HPC User Assistance and Outreach Group, Oak Ridge National Laboratory
Fernanda Foertter is a member of the User Assistance Team at the National Center for Computational Sciences (NCCS) located at Oak Ridge National Laboratory (ORNL). This team is responsible for assisting all users at the Oak Ridge Leadership Computing Facility (OLCF). Fernanda is responsible for the training program at the center and represents OLCF at both the OpenACC and OpenMP organizations.
Director of Science, Oak Ridge Leadership Computing Facility
Jack Wells is the Director of Science for the Oak Ridge Leadership Computing Facility (OLCF), a DOE Office of Science national user facility, and the Titan supercomputer, located at Oak Ridge National Laboratory (ORNL). Wells is responsible for the scientific outcomes of the OLCF's user programs. Jack has previously lead both ORNL's Computational Materials Sciences group in the Computer Science and Mathematics Division and the Nanomaterials Theory Institute in the Center for Nanophase Materials Sciences. Prior to joining ORNL as a Wigner Fellow in 1997, Wells was a postdoctoral fellow within the Institute for Theoretical Atomic and Molecular Physics at the Harvard-Smithsonian Center for Astrophysics. Jack has a Ph.D. in physics from Vanderbilt University, and has authored or co-authored over 80 scientific papers and edited 1 book, spanning nanoscience, materials science and engineering, nuclear and atomic physics computational science, applied mathematics, and text-based data analytics.
Research Scientist in Deep Learning, Oak Ridge National Laboratory
Steven Young is a researcher at Oak Ridge National Laboratory working in the Computational Data Analytics Group. His research focuses on applying deep learning to challenging datasets using HPC to enable faster training and quicker discovery. He has a Ph.D. in computer engineering from the University of Tennessee, where he studied machine learning in the Machine Intelligence Lab.
Principal Research Physicist, Princeton University
William Tang of Princeton University is principal research physicist at the Princeton Plasma Physics Laboratory for which he served as chief scientist (1997-2009) and is currently lecturer with rank and title of professor in astrophysical sciences, and member of the executive board for the Princeton Institute for Computational Science and Engineering, which he helped establish and served as associate director (2003-2009). William is internationally recognized for expertise in the mathematical formalism and associated computational applications dealing with electromagnetic kinetic plasma behavior in complex geometries -- with over 200 publications with more than 150 peer-reviewed papers and an "h-index" or "impact factor" of 44 on the Web of Science, including well over 7,000 total citations. William has taught for over 30 years and has supervised numerous Ph.D. students, including recipients of the Presidential Early Career Award for Scientists and Engineers in 2000 and 2005. He is also head of the Intel Parallel Computing Center at the Princeton Institute for Computational Science & Engineering at Princeton University.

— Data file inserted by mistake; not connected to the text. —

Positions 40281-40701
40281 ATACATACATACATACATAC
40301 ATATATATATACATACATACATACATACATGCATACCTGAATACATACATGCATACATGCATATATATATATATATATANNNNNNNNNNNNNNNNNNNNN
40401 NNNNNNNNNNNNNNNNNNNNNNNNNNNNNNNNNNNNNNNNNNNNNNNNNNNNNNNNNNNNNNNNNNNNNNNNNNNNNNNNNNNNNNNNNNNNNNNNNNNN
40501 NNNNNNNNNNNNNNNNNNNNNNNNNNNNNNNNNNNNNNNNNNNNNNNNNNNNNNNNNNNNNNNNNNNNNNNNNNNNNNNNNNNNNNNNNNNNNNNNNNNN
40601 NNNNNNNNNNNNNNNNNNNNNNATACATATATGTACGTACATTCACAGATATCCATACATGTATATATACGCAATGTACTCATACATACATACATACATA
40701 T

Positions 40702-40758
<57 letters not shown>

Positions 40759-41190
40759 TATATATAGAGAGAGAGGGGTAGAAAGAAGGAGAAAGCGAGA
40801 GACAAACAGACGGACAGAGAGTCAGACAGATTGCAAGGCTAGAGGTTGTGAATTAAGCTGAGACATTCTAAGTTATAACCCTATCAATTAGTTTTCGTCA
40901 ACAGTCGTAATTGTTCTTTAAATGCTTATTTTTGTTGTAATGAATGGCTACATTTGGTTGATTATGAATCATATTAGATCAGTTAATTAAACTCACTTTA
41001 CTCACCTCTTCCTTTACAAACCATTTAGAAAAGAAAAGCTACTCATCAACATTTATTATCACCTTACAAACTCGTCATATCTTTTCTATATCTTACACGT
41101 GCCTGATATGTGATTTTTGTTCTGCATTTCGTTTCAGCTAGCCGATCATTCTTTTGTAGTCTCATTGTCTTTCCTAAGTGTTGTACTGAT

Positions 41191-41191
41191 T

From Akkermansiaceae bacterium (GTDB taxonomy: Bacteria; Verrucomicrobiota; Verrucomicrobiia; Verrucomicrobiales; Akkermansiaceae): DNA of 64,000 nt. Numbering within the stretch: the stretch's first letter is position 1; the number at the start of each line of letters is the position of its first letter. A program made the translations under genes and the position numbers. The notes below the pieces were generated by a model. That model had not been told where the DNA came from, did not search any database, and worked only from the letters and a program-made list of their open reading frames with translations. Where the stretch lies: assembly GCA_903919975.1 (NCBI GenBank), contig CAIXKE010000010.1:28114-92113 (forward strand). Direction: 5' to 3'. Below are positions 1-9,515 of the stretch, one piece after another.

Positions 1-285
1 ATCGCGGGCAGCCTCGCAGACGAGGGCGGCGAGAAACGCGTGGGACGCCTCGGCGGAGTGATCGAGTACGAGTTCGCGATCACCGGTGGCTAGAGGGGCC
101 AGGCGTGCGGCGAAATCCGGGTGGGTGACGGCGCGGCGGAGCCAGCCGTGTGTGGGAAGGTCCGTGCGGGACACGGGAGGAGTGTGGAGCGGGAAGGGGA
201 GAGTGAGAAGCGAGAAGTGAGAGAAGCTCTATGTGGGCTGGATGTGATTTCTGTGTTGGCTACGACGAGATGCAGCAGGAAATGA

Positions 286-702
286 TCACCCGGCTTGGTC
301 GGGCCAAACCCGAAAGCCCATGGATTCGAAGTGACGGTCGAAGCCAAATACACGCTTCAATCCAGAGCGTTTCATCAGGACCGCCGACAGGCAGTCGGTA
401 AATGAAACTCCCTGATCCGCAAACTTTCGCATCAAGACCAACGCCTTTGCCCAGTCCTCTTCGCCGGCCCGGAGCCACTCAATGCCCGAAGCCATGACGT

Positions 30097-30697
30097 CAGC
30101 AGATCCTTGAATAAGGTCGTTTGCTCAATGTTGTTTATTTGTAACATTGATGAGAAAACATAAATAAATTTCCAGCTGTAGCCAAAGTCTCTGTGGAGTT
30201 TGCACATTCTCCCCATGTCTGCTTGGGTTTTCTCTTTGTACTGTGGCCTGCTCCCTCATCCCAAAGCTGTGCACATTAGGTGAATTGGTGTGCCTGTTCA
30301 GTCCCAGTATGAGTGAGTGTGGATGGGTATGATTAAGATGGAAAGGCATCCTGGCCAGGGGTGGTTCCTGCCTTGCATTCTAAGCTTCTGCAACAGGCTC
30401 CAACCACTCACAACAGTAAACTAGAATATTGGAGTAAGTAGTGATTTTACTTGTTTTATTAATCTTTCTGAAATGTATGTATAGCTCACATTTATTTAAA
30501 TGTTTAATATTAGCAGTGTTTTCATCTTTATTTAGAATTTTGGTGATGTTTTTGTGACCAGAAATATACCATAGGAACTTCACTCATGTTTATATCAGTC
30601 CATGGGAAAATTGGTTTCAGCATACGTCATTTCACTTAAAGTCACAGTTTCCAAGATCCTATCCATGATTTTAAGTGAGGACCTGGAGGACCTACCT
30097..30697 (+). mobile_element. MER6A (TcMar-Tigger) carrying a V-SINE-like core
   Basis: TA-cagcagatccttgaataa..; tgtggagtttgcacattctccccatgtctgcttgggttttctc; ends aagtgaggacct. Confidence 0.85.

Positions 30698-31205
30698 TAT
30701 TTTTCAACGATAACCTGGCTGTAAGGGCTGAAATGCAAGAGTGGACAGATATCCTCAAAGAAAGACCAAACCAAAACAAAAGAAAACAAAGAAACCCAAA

Scientist, University of Illinois at Urbana-Champaign, National Center for Supercomputing Applications
Daniel George is a Ph.D. student in astronomy, pursuing the computational science and engineering concentration, at the University of Illinois at Urbana-Champaign. He obtained his bachelor's degree in engineering physics from IIT Bombay. He is currently a research assistant in the Gravity Group at the National Center for Supercomputing Applications and a member of the LIGO collaboration working at the interface of deep learning, high performance computing, and gravitational wave and multimessenger astrophysics. His long-term interests lie in applying cutting-edge computer science and technology, especially machine learning and artificial intelligence, to accelerate discoveries in the fundamental sciences.
Deep learning has become a popular tool for insight on problems where deterministic models don't yet exist. Recent development of deep learning frameworks using GPUs has allowed the application of deep learning to problems where fast solutions are required. The scientific community has traditionally sought to develop deterministic models to describe physical phenomena, using highly scalable systems to simulate problems with ever increasing fidelity. While many science domains have developed robust predictive methods, there are still problems lacking models that can describe observed phenomena. In many of these cases, the problem may contain unknown variables, or be fundamentally hard to solve, where the simulation cannot fully predict observations. These areas include biological systems, chaotic systems, and medical research. There are also fields where a priori models do exist, but surveying the parameter space through simulation of large datasets would have very long time-to-solutions. These areas include instrument data analysis and materials by design. We'll explore how the scientific community is using deep learning to conduct leading-edge research outside of traditional modeling techniques. We'll also explore opportunities and obstacles to scaling deep learning workloads on high performance computing systems.
Tags: HPC and Supercomputing; Deep Learning and AI
Industry Segments: Higher Education / Research